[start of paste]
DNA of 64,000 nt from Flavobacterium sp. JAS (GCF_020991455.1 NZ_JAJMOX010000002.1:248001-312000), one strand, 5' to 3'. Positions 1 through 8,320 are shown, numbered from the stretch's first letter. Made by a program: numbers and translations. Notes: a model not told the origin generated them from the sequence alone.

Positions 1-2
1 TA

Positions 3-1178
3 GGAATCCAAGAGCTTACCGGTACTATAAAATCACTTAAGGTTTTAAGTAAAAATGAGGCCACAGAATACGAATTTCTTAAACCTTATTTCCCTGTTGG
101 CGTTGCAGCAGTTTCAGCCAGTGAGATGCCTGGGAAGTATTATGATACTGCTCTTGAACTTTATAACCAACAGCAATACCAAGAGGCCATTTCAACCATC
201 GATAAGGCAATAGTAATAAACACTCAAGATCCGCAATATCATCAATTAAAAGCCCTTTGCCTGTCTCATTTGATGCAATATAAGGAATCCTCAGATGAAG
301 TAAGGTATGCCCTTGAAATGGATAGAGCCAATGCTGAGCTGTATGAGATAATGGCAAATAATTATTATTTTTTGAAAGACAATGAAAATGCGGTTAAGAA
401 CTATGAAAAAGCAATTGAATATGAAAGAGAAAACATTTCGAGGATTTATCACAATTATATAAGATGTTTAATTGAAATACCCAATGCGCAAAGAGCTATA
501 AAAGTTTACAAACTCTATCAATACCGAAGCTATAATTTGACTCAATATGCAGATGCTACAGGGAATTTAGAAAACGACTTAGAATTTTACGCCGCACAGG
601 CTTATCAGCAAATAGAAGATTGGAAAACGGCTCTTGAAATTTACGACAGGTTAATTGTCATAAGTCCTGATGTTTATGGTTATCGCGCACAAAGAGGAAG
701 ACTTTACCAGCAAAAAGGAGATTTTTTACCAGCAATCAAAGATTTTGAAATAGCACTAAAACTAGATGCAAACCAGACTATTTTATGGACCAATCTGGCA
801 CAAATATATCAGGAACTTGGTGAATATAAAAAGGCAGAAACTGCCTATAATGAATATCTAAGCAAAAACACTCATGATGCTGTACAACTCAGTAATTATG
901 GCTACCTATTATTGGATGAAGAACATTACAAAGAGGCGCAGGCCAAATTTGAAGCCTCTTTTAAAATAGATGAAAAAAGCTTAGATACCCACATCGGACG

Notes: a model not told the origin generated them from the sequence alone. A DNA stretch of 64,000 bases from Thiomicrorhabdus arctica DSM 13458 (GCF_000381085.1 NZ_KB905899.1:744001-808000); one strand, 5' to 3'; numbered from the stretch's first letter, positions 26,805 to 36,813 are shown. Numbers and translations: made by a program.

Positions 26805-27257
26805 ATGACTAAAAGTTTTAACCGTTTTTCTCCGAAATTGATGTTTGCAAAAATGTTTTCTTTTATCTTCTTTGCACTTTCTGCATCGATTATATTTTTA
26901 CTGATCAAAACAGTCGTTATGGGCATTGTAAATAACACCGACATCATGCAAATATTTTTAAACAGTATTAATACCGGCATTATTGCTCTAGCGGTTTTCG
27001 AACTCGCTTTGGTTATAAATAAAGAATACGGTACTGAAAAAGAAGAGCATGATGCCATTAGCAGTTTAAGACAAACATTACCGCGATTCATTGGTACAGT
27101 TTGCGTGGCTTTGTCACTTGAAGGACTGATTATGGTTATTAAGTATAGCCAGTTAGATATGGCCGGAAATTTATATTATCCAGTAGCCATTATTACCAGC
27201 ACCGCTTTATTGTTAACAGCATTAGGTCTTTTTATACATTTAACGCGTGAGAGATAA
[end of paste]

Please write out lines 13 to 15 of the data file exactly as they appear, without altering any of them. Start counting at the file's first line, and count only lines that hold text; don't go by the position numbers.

801 CAAATATATCAGGAACTTGGTGAATATAAAAAGGCAGAAACTGCCTATAATGAATATCTAAGCAAAAACACTCATGATGCTGTACAACTCAGTAATTATG
901 GCTACCTATTATTGGATGAAGAACATTACAAAGAGGCGCAGGCCAAATTTGAAGCCTCTTTTAAAATAGATGAAAAAAGCTTAGATACCCACATCGGACG

Notes: a model not told the origin generated them from the sequence alone. A DNA stretch of 64,000 bases from Thiomicrorhabdus arctica DSM 13458 (GCF_000381085.1 NZ_KB905899.1:744001-808000); one strand, 5' to 3'; numbered from the stretch's first letter, positions 26,805 to 36,813 are shown. Numbers and translations: made by a program.